SF Sketchfest: Absurdity Carries the Night at Pretty Good Friends

A group stand-up show of five or six comedians doing 15 minutes each is going to be vulnerable to the different tone and style each comic brings. The more well-established a comedian is, the more defined his or her voice, which is why group shows are most often a “split decision,” so to speak. At Cobb's on Friday night, Eugene Mirman put on a version of his Brooklyn-based show Pretty Good Friends for an SF Sketchfest audience, and the result was mostly wonderful.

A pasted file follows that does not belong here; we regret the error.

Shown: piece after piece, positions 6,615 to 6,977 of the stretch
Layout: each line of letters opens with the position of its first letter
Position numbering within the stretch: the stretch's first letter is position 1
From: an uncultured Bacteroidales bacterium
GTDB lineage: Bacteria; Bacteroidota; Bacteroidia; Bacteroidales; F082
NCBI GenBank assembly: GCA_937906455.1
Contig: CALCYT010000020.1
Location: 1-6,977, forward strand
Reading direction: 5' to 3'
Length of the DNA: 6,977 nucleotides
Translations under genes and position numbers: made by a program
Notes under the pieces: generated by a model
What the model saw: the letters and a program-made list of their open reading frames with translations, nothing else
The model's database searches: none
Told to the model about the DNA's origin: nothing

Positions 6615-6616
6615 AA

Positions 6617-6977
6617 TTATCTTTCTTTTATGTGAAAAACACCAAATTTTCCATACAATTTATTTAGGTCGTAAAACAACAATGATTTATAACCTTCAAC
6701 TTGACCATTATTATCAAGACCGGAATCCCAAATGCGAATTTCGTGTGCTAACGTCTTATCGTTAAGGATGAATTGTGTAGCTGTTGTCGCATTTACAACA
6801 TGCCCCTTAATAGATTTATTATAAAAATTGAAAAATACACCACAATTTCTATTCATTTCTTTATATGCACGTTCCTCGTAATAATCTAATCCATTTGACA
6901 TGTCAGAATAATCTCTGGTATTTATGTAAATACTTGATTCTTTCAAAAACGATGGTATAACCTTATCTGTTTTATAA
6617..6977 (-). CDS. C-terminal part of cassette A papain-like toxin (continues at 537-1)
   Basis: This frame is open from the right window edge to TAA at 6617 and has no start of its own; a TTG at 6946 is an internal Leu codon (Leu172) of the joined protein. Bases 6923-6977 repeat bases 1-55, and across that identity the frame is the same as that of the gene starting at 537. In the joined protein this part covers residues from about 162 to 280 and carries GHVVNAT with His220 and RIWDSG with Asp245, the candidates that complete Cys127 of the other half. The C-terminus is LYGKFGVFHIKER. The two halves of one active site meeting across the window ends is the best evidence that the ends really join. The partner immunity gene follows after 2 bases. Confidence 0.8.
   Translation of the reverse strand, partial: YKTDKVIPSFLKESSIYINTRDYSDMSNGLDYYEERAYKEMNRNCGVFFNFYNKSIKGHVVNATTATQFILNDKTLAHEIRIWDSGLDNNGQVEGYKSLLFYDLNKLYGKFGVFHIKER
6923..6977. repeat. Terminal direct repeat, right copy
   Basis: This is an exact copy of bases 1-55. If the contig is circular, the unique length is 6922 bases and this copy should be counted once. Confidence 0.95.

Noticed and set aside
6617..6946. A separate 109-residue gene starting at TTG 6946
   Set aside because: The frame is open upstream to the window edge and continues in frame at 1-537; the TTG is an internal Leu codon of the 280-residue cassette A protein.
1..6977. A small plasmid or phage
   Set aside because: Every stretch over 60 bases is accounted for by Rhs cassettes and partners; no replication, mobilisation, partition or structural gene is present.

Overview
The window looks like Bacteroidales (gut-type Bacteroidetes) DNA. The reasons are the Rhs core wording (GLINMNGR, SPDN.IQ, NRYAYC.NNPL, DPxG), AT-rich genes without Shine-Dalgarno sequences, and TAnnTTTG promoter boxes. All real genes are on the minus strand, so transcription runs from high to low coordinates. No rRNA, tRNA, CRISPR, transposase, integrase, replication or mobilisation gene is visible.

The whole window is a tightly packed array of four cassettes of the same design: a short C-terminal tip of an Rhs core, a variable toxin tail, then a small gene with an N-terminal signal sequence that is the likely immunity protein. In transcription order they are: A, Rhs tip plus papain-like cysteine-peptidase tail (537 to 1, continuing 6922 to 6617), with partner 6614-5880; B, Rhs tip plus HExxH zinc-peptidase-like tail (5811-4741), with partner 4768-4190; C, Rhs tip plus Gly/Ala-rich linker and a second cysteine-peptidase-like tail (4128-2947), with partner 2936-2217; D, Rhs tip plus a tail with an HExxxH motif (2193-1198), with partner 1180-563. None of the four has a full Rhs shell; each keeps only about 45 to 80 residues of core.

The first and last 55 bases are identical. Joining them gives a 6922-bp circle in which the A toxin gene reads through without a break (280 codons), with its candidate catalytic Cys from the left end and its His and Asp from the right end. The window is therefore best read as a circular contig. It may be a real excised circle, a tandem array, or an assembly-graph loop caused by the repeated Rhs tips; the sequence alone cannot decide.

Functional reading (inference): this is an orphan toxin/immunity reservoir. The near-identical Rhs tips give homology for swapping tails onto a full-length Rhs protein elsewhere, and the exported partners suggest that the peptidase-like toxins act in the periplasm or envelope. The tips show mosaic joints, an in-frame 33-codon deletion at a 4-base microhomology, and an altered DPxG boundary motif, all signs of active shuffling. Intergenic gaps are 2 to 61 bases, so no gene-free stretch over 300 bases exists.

Mirman is an absurdist, but one whose sense of the absurd stems directly from everyday life: social media, reality television, and advertising fuel a view that certain basic social customs are laughably unacceptable. This perspective was best illustrated in Friday's show when Mirman described targeting outlandish Facebook ads (“Hate girls? Good! They eat boys.”) at particular demographics (adolescent boys, in this case), just to find out whether or not they got any traffic. (They do.)

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